Sunday, October 23, 2011

Random Post

This is a little random but it had to do with the week that we talked about the GLSEN articles. I thought of a play the I have read called "The Laramie Project."
It is a true story basedin Laramie, Wyoming on Matthew Shepard, an openly gay college student beaten and left chained to a fence to die because of his sexuality.

It has also been made into a movie that I suggest everyone watch the movie or read the play.

Talking Points #4 Christensen Hyperlinks

Unlearning the Myths That Bind Us

While reading this article the first thing that popped into my head was the children's movie "Cinderella." I think that this movie has a lot of ability to influence the thoughts and mindset about others for children.
The Cinderella Complex is all about girls just waiting for their prince charming to come along and save them. It also has to do with the idea of beauty. Ever notice that most of the original Disney Princesses, such as Cinderella and Aurora, are blonde with blue eyes.
It was later that Disney actually added a brunette princess, Belle. Still when it comes to beauty for girls in disney movies, all the princesses a skinny, light skinned, and they all have a beautiful ball gown that fits them perfectly.
The next thing I thought of when I was reading this article was this video by Jenna Marbles.
She makes very good points during her video. She focuses mostly on the Disney princesses.

It's Jenna Marbles... Sorry about the language, it's how she is in her videos....

  • Completely inappropriate for young girls; Jasmine is a genie, ariel has barely any clothes on
  • All the evil characters are old, ugly, or big
  • Main goal is to find a prince to take care of them, and live "Happily Ever After"
  • Most of them do not listen to their parents directions
I really enjoyed this article in general because it is very true. Most children are easily influenced by these movies.

Talking Points #3: GLSEN article reflection

Harsh Realities Finds Transgender Youth Face Extreme Harassment in School

This article discusses transgender youth harassment in school.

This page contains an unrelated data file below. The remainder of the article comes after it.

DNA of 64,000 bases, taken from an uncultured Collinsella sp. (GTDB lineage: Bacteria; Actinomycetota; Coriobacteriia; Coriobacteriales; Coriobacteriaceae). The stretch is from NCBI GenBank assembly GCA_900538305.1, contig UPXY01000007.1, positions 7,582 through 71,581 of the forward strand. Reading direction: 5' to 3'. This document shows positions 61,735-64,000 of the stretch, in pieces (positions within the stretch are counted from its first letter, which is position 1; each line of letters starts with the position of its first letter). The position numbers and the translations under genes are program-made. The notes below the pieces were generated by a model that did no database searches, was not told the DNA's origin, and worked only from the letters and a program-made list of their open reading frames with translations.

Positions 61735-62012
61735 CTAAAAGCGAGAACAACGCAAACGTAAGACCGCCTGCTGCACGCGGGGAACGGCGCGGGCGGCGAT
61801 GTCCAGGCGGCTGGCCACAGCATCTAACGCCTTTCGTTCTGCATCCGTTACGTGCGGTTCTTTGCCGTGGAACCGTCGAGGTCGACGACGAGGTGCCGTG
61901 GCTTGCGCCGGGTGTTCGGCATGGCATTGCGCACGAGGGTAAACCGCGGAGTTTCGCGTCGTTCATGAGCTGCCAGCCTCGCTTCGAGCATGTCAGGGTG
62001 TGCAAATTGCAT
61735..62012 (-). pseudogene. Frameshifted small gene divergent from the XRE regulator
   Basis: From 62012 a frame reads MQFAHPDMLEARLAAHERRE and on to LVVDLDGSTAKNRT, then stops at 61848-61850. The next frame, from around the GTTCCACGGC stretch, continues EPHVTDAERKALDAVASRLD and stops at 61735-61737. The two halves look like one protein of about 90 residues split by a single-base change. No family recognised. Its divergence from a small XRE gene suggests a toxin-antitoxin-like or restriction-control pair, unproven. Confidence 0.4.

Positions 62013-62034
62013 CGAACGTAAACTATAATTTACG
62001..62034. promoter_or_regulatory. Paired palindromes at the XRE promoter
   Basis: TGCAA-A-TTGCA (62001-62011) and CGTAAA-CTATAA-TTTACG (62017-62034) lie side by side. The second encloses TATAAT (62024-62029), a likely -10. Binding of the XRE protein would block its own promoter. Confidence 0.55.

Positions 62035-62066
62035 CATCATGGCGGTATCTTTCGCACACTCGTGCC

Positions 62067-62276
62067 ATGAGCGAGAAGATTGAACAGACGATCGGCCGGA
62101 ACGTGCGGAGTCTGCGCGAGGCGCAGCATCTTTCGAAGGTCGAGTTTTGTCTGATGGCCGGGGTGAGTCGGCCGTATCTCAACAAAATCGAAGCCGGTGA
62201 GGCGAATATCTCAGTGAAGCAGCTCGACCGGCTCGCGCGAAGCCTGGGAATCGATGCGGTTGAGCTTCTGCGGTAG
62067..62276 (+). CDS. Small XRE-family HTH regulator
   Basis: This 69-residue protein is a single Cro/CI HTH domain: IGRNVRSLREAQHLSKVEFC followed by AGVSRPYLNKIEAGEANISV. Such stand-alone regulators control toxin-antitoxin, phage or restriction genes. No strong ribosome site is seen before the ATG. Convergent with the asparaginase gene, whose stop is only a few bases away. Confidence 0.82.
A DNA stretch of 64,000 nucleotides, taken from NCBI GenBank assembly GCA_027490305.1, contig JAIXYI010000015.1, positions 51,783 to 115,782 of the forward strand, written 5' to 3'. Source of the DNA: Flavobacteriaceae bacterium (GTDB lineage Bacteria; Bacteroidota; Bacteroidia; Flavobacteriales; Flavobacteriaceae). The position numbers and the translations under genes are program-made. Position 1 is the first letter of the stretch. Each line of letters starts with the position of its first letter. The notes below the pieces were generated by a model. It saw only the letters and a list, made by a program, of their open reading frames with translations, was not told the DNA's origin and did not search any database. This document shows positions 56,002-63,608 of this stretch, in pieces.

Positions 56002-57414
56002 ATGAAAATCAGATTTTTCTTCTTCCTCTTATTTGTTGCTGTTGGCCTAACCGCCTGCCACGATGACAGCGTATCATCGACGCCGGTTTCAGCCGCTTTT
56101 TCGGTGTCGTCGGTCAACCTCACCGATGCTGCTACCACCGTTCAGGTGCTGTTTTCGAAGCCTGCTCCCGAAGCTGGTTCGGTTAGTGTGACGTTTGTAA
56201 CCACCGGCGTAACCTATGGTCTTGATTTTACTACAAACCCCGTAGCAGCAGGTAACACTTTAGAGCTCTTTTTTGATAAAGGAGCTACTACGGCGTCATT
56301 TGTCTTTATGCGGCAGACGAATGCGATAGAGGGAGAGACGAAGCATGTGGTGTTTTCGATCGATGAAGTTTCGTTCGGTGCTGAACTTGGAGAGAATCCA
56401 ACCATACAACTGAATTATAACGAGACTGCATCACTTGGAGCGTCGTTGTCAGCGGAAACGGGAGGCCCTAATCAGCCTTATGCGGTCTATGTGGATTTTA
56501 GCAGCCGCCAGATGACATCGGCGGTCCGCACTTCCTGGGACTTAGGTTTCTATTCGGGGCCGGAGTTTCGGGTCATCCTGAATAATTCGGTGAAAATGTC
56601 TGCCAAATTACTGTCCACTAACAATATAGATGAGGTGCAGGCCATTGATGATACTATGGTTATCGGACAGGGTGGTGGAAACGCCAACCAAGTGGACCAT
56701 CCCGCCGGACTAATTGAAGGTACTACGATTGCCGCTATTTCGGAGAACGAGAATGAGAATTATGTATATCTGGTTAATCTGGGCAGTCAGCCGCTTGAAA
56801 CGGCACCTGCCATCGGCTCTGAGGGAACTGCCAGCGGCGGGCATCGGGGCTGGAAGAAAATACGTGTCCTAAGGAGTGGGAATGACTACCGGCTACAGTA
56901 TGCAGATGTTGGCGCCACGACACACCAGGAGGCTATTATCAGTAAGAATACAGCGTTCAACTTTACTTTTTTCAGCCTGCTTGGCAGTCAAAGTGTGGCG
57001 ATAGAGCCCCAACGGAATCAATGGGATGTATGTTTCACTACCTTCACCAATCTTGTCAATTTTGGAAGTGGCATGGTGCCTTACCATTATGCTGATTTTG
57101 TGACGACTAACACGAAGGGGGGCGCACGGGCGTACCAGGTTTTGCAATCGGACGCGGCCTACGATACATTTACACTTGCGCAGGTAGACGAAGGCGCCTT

"Nearly nine out of 10 transgender students experienced verbal harassment at school in the past year because of their sexual orientation and gender expression, more than half experienced physical harassment because of their sexual orientation and gender expression and more than a quarter experienced physical assault because of their sexual orientation and gender expression."
This article made me really think about how much harassment there is in school, whether its by students or teachers. I know of a couple of students from my high school that are transgender. One of my friends, who I knew as Eva has just recently changed her name to Evan. Since the end of high school, I feel as though she has become more comfortable with herself. In our high school, most of the students were not very accepting to the LGBT community except for those students in our Gay-Straight Alliance. It is sad but there were a lot of students harassed in school because of their sexual orientation and/or their gender expression. I heard many people referring to some of my friends in the LGBT community as"faggot" or "dyke," it really bother me. Honestly, even though I was bothered by it I was usually just a bystander and never did much about it, even though I felt bad for not speaking up.
Similar to the statistics in the article, few of the teachers from my high school ever said anything if they heard a homophobic remark. Unlike the article, as far as I knew, there were no incidents of teachers making homophobic remarks to students.